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Do you guys know what is coming up just next month? It’s Valentine’s Day! In all honesty, this will be my very FIRST Valentine’s Day that I can recall since high school that I’ve been single, though over the past decade, for me, this holiday hasn’t been much of a big deal. I’ve been in a relationship with a cheap-o who insisted that it was a V-day created by the greeting card companies for a profit which meant that the holiday was never celebrated. And I’ve been in a relationship with another who just didn’t think to get me anything most of the time. Although last year I did get a lovely box of chocolates but only because I specifically asked for them :)
Now I know that my pets have no idea what the day is, but I do. And since I always felt a little bit down about missing out myself on such a fun holiday, I’ve tried to make it special for the others around me. And so every year I give the petses some kind of a gift to show them that I love them. There will be a new chew toy for the dogs though, looking at their pet toy boxes I realize that there are lots of gift days around here. :) And I’ll find something fun and mechanical for the kitties to chase around the house until Carly, my Boston terrier Shih Tzu mix, eventually captures and kills it. But mostly for the cats, I’ll make catnip filled gifts because it’s inexpensive, lasts for AGES (seriously, guys I’ve had toys I made in the very beginning of this blog almost 7 years ago that are still getting used to this day) because I totally enjoy making them.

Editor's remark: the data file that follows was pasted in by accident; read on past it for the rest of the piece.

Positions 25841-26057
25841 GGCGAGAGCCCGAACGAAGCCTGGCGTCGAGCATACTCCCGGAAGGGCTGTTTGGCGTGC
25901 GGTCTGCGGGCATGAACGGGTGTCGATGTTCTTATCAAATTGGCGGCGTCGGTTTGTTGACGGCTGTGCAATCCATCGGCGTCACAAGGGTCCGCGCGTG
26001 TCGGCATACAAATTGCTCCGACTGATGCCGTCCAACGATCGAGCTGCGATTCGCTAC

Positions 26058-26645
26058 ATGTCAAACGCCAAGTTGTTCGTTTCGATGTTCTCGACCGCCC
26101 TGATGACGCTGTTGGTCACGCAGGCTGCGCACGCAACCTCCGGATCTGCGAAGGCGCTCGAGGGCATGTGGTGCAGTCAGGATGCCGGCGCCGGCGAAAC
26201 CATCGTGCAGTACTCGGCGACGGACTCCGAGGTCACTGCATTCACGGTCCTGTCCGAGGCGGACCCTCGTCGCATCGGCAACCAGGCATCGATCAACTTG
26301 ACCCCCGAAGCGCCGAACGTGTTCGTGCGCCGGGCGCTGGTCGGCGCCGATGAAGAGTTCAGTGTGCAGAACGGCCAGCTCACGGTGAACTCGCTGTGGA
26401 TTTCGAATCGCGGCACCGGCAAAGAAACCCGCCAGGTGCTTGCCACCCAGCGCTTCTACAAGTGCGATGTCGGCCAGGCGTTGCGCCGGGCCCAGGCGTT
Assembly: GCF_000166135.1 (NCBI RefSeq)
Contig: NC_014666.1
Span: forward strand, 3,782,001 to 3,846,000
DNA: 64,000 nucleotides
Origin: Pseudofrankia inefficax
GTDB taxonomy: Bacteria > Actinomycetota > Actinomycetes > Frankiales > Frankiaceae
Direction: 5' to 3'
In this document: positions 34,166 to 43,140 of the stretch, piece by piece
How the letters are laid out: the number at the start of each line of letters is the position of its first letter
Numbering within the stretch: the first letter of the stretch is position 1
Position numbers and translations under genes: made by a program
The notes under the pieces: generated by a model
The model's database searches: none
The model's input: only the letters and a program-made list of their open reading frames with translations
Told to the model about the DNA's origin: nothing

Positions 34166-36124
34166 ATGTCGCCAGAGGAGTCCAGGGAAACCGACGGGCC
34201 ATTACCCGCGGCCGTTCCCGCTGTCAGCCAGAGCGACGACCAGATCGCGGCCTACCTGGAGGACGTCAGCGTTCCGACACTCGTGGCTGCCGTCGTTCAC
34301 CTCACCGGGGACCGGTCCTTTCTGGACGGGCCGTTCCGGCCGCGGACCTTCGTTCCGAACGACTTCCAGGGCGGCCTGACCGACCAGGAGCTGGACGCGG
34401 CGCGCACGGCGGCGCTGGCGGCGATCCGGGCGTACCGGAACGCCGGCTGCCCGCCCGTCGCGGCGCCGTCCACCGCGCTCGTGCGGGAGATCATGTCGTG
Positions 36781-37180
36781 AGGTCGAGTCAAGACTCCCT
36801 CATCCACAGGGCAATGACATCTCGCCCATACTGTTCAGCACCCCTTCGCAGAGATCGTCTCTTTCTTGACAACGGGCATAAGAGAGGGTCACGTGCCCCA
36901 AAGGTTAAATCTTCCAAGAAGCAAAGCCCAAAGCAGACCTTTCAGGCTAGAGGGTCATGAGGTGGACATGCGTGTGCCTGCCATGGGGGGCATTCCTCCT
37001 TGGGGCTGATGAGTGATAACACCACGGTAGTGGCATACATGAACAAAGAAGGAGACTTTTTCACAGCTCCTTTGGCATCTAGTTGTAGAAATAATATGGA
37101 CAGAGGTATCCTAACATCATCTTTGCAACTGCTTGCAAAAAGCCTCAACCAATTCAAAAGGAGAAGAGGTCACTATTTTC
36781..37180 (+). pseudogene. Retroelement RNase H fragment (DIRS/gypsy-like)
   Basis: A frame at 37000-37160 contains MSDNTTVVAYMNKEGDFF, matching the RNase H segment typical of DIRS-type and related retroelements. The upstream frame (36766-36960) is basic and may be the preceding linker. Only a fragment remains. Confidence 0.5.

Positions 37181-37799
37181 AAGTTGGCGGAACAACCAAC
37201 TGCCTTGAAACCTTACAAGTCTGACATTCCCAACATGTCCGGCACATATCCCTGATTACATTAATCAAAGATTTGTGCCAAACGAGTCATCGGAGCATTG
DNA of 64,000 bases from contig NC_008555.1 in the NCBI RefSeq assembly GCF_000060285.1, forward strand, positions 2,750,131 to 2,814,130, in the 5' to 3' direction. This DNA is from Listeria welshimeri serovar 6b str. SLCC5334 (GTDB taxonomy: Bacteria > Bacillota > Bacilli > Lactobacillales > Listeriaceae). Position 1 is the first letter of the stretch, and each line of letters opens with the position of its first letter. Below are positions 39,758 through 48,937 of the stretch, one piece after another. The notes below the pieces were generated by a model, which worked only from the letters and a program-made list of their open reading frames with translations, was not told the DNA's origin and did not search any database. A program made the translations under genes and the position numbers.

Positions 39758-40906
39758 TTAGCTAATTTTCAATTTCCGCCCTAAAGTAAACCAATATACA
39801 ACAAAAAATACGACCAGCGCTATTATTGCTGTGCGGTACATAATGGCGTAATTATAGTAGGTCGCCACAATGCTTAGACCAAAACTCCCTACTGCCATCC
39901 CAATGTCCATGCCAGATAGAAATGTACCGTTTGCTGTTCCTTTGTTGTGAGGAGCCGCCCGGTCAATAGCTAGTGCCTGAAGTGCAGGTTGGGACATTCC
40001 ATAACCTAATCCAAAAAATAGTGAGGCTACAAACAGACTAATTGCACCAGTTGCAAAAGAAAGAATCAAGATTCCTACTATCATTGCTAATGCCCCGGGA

Now when I think of Valentine’s Day I think of boxes of chocolate, but even more so I think of Conversation Hearts. These sweet small candies are available everywhere and have the most adorable bits of conversation on them. The conversation heart is definitely one of my favorite holiday foods of all time, though, I must admit I less eat them and more craft with them :)
I’m super pleased with today’s catnip filled cat toy tutorial because this project is SUPER FAST. Using a Cricut Maker, which is an absolute DREAM at cutting felt, means no cutting out shapes by hand which takes time and also very rarely winds up being absolutely perfect.
So, hey girls (and guys), want to make some Catnip Conversation heart cat toys?
For this project you will need:
- Cricut Felt in Summer Sky
- Strong Grip Mat
- Cricut Everyday Iron-on in Red
- Cricut Easypress
- Cricut Maker
- matching embroidery floss
- pillow stuffing or batting
- red Cricut Everyday Iron-on.
For my conversation hearts, I used the pastel blue, pink/peach and green from Cricut Felt Summer Sky Sampler and then white from the Carousel Cricut felt sampler.